human infants. After recovery, the child attempts to maintain the 
interpersonal relationship that brought him special attention dur- 
ing the illness. Some overindulged pets have been kno^vn to refuse 
to use one limb after surgery for congenital patella luxation because 
they received so much attention and petting from (heir owners 

i 62 

THE dog: its domestication and behavior 

while they were recovering. In extreme cases, muscle atrophy de- 
veloped; in others, surgical recovery was complete, but the sub- 
jects would suddently become lame when they were in an anxiety 
or conflict-provoking situation and were soliciting the attention of 
their owners. 

Environmental and 
Experiential Influences 

Environmental and experiential factors which influence develop- 
ment are reviewed briefly to provide a basis for further discussion 
of the importance of environmental influences in the process of 
animal domestication. 

Schneirla (1965) has developed a very important theory involv- 
ing the significance of approach-withdrawal processes in the or- 
ganization and development of behavior. For instance, approach 
and subsequent reward (such as contact comfort) are tied in with 
parasympathetic arousal, while withdrawal from painful stimula- 
tion is associated with adrenal-sympathetic arousal. Contact com- 
fort, especially that associated with nursing or petting an animal, 
causes parasympathetic arousal (exemplified in the human infant 
by salivation, increased peristalsis, secretion of digestive juices, 
general relaxation, and occasionally penile erection). Young ani= 
mals derive considerable reward from contact comfort, grooming, 
and nursing; if the same circumstances cause parasympathetic 
arousal, then contact comfort, grooming, and nursing would tend 
to improve digestion and assimilation of food as well as to facilitate 
emotional attachment (Fox, 1975b). This "gentling" or petting phe- 
nomenon is part of the taming-domestication process. Even gen-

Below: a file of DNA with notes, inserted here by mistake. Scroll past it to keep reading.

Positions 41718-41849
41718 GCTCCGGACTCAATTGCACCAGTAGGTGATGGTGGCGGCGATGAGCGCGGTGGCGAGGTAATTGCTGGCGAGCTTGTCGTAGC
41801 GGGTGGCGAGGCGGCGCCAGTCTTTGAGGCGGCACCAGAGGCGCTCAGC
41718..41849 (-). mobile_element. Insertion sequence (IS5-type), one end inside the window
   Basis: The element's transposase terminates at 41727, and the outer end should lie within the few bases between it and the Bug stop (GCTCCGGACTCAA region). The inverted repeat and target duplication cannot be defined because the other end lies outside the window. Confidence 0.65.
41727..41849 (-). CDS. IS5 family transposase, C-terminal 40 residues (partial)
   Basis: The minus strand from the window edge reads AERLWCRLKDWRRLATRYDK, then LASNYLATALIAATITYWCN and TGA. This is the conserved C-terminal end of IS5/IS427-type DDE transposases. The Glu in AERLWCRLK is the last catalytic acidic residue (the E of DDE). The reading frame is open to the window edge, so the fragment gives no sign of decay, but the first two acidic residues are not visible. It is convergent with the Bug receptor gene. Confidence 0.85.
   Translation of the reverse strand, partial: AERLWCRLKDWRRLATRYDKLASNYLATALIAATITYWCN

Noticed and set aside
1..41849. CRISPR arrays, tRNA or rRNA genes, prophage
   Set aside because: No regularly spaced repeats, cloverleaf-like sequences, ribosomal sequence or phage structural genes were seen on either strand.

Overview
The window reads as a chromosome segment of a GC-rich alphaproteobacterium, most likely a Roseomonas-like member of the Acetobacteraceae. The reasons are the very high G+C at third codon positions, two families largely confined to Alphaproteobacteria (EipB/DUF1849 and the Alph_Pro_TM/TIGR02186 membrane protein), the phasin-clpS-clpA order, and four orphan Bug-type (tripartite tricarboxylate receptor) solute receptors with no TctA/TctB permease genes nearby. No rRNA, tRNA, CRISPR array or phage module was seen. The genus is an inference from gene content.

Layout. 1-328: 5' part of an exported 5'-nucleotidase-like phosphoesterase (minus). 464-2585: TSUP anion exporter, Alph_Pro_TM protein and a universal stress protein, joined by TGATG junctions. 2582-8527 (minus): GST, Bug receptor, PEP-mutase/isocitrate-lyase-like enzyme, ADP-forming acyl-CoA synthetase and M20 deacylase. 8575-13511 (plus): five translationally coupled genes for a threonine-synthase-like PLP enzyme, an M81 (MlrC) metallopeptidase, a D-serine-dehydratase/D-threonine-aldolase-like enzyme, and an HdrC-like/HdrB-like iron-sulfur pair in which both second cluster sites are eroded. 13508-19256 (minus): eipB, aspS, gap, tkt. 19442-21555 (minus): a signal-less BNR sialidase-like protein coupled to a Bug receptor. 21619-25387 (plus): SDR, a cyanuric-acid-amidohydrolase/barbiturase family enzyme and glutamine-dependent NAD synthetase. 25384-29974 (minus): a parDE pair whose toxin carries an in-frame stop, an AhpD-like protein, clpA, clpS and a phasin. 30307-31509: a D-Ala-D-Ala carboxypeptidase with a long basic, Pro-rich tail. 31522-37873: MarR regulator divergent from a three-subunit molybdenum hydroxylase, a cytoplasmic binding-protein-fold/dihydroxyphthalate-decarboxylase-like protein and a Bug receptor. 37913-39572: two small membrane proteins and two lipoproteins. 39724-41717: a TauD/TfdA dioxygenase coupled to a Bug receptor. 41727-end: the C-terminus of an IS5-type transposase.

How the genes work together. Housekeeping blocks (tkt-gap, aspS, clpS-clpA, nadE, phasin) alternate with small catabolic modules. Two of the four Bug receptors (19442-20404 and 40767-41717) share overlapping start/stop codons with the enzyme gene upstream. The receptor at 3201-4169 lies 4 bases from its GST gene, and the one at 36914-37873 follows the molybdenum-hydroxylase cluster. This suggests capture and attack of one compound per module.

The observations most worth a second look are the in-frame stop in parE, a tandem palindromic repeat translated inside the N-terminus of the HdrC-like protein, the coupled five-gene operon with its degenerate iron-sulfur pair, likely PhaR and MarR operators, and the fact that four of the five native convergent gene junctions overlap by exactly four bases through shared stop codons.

tling a pregnant animal can result in offspring that are more docile, 
and as emphasized by Denenberg and Whimbey (1963), this may 
be a significant fact in the domestication process. 

Several years ago Spitz (1949) demonstrated that inadequate 
mothering, which may be reinterpreted as inadequate parasym- 
pathetic arousal, led to a wasting disease in many orphan children. 

Stages and Periods in Development 


These children did not gain weight, did not adequately digest and 
assimilate their food, and many succumbed to infections. When 
Spitz initiated a regime of mothering, the infants began to gain 
weight, and the rate of mortality decreased significantly. This ef- 
fect, distinct from the handling effect, has been termed gentling. 
Bleicher (personal communication) has found similar effects 
in handled and nonhandled orphan pups raised in social isola- 
tion.* No hormone has yet been identified, but it is possible 
that the gentling of pregnant rats influences the parasympathetic 
nervous system and that certain neurohormones affect the develop- 
ing fetus. 

A number of independent studies on rodents supports 
Schneirla's theory, demonstrating that experimental manipula- 
tions early in life can have long-lasting effects on later behavior. 
For instance, if a 5-day-old rat is taken out of its nest and is placed 
in a metal pot at room temperature for 3 min a day for 5 days and 
then is allowed to mature, as an adult it is less emotional than 
littermates not treated in this way. It may also be more resistent to 
physical stress such as terminal starvation, cold exposure, and cer- 
tain pathogens. This effect, which has been called the early han- 
dling effect, seems to influence the adrenal-pituitary axis of the 
developing rodent. Denenberg (1967), Levine and Mullins (1966), 
and other workers have studied this phenomenon in great detail, ft 
would appear that the stress to which the neonate is exposed in 
some way affects the way in which it responds to psychological 
and physical stresses later in life. It has been proposed that a hor- 
monostat exists in the neurohypophysis which is "tuned" to the 
adrenal glands during the sensitive period when the rat is between 
5 and 10 days of age. When this is tuned experimentally by a 
sudden elevation of corticosteroids during the sensitive period, the 
hormonostat operates differently when the organism is stressed in 
maturity. Typically, as Levine has demonstrated, the stress re- 
sponse in adult control rats is somewhat maladaptive. There is a 
long latency period before the neuroendocrine system responds, 
but the eventual response can be long-lasting and at times may 

These effects have also been found in calves (Professor C. Schivabc, personal 
communication). Mortality rates were lower on farms where calves were handled 
more ofter> and with more care and affeebon. 


THE dog: its domestication and behavior 

trigger the onset of Selye's stress syndrome. Rats handled early 
have a much shorter latency of response, and the duration of re- 
sponse is shorter. In effect, their reactions are not unduly delayed 
and they do not overreact. 

In some strains of mice that develop spontaneous leukemia, 
the onset of the condition can be delayed by this handling proce- 
dure. Handled mice also have a greater resistance than nonhan-